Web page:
Year of Graduation
Relationship Between Perceived Threat to the State and Social Identities of Ethnic Majority and Minorities
Applied Social Psychology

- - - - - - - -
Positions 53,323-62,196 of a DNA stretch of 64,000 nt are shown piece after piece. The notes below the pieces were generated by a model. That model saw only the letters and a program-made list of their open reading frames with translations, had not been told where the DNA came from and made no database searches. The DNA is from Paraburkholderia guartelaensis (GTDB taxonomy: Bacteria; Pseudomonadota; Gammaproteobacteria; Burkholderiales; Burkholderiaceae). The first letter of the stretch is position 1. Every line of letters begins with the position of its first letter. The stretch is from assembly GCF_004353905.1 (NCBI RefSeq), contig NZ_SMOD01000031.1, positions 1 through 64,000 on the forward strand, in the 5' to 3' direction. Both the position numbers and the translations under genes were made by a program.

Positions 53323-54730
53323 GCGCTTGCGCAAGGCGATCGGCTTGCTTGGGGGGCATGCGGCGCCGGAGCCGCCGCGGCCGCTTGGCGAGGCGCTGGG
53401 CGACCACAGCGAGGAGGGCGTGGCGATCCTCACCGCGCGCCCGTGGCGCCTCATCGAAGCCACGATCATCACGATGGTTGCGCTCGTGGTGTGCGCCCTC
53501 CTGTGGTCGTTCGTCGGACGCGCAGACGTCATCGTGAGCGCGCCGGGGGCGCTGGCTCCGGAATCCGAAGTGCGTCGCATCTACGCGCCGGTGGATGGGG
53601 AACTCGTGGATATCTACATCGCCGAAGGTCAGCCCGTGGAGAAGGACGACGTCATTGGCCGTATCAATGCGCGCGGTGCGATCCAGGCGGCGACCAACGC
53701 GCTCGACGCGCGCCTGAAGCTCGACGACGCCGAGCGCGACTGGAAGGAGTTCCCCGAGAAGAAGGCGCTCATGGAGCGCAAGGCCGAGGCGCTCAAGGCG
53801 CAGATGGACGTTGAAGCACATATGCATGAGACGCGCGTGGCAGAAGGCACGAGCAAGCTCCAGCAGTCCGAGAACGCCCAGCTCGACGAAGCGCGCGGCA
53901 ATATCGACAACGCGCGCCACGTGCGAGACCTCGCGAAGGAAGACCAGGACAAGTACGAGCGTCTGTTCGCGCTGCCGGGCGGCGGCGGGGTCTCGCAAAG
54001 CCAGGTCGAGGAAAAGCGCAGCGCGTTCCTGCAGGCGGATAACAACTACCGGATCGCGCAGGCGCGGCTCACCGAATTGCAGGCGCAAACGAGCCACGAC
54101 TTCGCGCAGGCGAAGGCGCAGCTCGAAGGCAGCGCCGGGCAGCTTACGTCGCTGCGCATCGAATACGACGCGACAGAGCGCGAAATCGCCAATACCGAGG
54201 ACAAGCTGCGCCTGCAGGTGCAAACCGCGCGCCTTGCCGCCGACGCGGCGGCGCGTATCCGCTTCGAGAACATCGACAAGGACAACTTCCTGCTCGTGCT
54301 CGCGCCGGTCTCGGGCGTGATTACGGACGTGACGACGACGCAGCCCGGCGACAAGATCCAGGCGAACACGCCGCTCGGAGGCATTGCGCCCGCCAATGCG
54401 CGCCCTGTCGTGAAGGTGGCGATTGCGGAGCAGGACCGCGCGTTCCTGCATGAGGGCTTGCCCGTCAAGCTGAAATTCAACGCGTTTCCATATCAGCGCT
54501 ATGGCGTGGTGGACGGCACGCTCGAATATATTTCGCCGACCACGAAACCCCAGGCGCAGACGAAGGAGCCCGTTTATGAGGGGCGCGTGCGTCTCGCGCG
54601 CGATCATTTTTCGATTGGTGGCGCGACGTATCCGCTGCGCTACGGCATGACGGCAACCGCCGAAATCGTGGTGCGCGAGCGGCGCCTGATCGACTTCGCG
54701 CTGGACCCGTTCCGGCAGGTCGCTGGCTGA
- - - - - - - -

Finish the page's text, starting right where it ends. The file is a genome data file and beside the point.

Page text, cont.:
The study explores the relationship between civic and ethnic identities and perceived threat to the state among the groups of ethnic majority and minorities of Russia. The main idea is that the stronger the threat is perceived, the higher the identities become. The main instruments for the hypotheses confirmation are confirmatory factor analysis (SEM) and regression analysis. CFA showed us the splitting of “Perceived threat” in three factors: Hostility from other countries, Military threat and Internal Insecurity Threat. Thus, concerning civic identity, the common trend of our assumption is adjusted – the higher external perceived threat (Hostility from other countries), the higher civic identity for both groups. On the subject of ethnic identity, for majorities the same trend as with the civic identity is preserved; the ethnic identity of minorities has no links with perceived threat. The internal threat is negatively related to civic identity, but positively – to the ethnic identity of minorities. Hostility from other countries is more perceived by ethnic majority, while minorities feel more insecure inside of Russia.